After lunch we looked at some French-speaking countries and how to say where you lived. Everyone then used Animoto to create a short slideshow about a country.

    Cameroon culture

    Canada

    Unfortunately this was quite a frustrating day with regard to the technology, as our broadband connection was running very slowly and some Vokis were lost when the website froze. Other computers wouldn’t connect to the network or kept crashing, and by the end of the day I remembered why a lot of teachers don’t use computers in the classroom. Still it was worth it in the end.

    Day 2

    In the morning we did colours and because some students had already learnt them I did a bit on adjectival agreement too, in order for them to create a poster using the Moodboard Lite app (free) with French sentences describing images found on the internet. The Moodboard app was created for designers, artists etc but I liked it for the colours posters because one of the features was the ability to create a colour palette. The students used the Collins French dictionary app to look up any words they didn’t know. This was the £5.99 version, and although there was a cheaper one, this had a good balance of detail in the entries whilst still being simple enough for learners of this age.
    I’ve always noticed that children find it difficult to use a dictionary properly for a foreign language and so I spent a little time talking them through the process and explaining what some of the abbreviations meant. The novelty of the iPads certainly seemed to motivate them more than using a paper version.

    The rest of the morning was spent learning numbers 1-20, and we used the noughts and crosses background in Doodle Buddy to play bingo. Each child then planned a short stop-motion animation using some of the language learnt so far, using plasticine for characters and I Can Animate software.

    Day 3

    The students spent the morning editing their animations using Windows Movie Maker, adding voiceovers and titles.

    We then covered some basic weather vocabulary with the aim of creating weather forecasts in front of the green screen. Unfortunately we were running out of time so I gave the attendees the choice of how to create their weather-based presentations – using Voki, Animoto, Strip Designer, or filming it and editing in Windows Movie Maker. The groups that filmed their weather forecast used the free app iPrompt Pro as a scrolling script to read from on the iPads. It is a little complicated to use, as you have to fiddle with the settings to get the script to scroll slowly enough, but worth it to avoid the children clutching a bits of paper, and typing in the script reinforced the language.

    All of the work created over the 3 days was eventually uploaded to our French Summer School blog, which was set up using Posterous. I still really like this platform as it is so simple to use, and presents the work really nicely (for example multiple photos get put into a gallery).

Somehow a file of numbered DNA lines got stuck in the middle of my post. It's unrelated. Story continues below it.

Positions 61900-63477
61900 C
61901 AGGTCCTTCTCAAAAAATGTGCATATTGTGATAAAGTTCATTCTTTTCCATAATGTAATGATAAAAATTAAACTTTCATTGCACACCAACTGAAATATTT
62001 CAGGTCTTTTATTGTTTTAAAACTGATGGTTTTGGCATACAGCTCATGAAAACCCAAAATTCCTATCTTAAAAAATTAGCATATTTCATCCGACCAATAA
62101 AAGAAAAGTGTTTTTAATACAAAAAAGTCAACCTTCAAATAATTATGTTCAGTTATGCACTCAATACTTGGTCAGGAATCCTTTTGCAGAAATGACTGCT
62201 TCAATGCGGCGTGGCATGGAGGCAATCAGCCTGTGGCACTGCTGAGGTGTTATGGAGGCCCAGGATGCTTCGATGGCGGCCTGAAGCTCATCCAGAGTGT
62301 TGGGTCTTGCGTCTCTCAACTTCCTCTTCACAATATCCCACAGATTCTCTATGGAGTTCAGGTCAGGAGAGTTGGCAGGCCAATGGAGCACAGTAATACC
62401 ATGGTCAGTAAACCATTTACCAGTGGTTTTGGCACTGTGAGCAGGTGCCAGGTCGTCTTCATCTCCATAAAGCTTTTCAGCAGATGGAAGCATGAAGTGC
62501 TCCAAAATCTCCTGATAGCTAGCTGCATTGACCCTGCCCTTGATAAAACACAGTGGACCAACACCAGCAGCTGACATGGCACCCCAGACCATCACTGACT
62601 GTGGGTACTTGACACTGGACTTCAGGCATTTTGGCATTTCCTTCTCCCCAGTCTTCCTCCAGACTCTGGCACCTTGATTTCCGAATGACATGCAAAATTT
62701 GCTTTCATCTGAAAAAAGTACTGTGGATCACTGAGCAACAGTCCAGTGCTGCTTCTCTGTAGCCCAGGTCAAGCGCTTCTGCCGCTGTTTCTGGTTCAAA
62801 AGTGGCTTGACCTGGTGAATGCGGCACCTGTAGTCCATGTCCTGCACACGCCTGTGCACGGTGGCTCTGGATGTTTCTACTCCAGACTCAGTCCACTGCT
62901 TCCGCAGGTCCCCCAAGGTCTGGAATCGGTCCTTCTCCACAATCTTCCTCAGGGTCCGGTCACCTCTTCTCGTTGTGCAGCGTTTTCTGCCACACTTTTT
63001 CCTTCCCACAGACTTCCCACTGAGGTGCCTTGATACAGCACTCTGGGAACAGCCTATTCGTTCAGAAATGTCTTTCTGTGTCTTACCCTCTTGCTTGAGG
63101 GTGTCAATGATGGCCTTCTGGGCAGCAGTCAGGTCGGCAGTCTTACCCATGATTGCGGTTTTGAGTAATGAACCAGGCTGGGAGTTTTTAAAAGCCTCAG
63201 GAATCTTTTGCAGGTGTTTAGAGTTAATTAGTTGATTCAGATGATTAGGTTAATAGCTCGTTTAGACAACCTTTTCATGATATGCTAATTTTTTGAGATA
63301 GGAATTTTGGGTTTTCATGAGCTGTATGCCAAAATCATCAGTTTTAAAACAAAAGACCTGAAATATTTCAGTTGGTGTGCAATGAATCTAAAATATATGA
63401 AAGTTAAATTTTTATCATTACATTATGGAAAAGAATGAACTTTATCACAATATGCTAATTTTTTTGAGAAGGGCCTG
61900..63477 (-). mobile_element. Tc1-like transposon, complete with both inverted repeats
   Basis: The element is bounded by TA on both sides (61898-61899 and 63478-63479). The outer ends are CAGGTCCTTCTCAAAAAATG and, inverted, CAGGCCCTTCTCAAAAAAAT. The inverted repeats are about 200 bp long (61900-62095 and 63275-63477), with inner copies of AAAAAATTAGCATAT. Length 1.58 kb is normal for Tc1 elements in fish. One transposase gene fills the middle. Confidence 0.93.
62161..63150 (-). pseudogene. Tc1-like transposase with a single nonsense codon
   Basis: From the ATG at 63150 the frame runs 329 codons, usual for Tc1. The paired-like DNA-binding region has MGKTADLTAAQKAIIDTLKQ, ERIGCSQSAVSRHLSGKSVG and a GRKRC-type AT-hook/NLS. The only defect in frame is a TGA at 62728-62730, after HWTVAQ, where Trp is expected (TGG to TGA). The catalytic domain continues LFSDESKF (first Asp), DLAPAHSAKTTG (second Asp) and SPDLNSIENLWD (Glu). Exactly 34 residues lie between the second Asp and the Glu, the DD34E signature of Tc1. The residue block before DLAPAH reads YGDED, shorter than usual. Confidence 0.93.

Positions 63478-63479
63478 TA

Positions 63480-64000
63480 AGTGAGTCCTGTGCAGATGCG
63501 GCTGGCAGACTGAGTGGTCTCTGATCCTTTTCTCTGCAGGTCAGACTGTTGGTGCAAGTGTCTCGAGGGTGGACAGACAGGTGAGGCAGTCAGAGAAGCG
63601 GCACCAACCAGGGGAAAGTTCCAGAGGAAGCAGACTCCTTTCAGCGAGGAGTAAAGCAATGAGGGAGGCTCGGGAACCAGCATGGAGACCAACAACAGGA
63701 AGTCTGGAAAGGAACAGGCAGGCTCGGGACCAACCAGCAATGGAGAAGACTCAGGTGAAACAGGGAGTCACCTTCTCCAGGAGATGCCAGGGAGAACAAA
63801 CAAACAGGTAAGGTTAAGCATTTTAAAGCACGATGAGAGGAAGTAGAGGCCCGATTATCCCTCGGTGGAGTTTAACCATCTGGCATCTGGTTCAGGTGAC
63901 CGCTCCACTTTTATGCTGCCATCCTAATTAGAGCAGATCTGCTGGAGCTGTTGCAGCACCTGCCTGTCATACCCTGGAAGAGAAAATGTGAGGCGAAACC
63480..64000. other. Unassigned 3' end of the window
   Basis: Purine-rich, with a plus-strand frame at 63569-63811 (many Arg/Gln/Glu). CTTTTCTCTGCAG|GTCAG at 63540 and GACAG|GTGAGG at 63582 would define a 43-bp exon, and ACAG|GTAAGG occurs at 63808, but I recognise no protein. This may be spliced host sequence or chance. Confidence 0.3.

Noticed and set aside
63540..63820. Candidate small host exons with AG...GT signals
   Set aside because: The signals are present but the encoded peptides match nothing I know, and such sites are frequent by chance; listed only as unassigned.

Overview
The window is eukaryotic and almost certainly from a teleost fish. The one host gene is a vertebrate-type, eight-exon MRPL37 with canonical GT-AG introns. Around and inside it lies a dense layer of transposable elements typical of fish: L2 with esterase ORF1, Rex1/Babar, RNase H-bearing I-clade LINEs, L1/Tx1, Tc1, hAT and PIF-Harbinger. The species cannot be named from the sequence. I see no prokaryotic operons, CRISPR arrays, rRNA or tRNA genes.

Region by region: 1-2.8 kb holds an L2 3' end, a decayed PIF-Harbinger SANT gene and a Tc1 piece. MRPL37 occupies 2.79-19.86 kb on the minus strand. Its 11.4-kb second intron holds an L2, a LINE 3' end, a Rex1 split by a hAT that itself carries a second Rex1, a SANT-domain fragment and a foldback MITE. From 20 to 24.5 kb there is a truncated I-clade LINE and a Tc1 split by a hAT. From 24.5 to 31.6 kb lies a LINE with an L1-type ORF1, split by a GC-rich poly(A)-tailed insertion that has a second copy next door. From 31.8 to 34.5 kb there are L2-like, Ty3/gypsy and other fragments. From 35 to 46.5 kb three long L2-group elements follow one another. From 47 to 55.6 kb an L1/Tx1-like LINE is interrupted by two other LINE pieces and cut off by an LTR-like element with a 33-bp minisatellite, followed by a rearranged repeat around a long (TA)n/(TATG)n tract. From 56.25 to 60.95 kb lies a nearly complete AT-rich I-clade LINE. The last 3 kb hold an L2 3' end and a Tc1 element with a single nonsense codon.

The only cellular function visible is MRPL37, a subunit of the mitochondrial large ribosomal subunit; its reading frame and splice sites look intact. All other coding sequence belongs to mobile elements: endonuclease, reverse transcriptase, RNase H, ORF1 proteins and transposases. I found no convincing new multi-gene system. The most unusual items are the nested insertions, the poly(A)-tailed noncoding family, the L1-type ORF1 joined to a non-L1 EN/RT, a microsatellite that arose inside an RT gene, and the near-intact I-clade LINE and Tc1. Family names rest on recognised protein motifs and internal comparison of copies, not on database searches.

In all it was a very successful 3 days. I was really pleased with how well the iPads worked aspart of the classroom-type activities. Originally I had seen them very much as something students would use for reference and for passive skills (i.e. reading/listening), but there are enough free/cheap apps out there for creating work too, although we didn’t do any audio recording directly on the iPads. I shall try to do a separate post detailing all of the useful apps I found for MFL work.

    One last issue presented itself with the iPads, and that was transferring all of the images of the work the students did onto my computer. The photos don’t get synched through iTunes, but when you plug the iPad in, the PC sees it as a camera, and if you double click on the icon that appears in My Computer you can see all of the photos saved on the device and transfer them as you wish.

    You can hear me talk about the French and last year’s Spanish summer school in a podcast published on Joe Dale’s Integrating ICT into the Modern Languages Classroom blog.


    Chocolate Glogs from Totley Primary

    May 20, 2009

    Totley PrimaryA Year 4 class from Totley Primary visited the CLC yesterday to present the information they had learnt about Chocolate. Initially their teacher had asked to use Publisher to create leaflets, but after seeing the possiblities that Glogster offered, she decided that chocolate glogs were a better, and more varied, way to present the information.

    Before they arrived, the class took photos of their trip to a chocolate factory and their classroom display about the subject. They also borrowed some of our Flip Mino video cameras to record short interviews about their likes and dislikes, as well as jingles for made up chocolate bars.

    The teacher had created an educational account on Glogster, with accounts Chocolate Glogfor all the students. This meant that the Glogs remained private except to other members of the class. Each pupil created their own Glog, using text, images and video about Chocolate. They could customise the look of their Glog to suit their own personal taste, which they really liked. There is always a danger that pupils spend more time on the aesthetics than the content, but with close monitoring from the teacher, this shouldn’t be a problem.

    The finished posters were excellent, and the pupils remained focussed all morning on the task. For the last half hour of the session they were allowed to use the inbuilt messaging application, to talk to their friends. This is an excellent way of providing feedback, both between the pupils, and from the teacher. It is also an opportunity to discuss how to behave online towards others.

    The class teacher, Nicola Wileman, gave us some audio feedback. Please click here to hear it.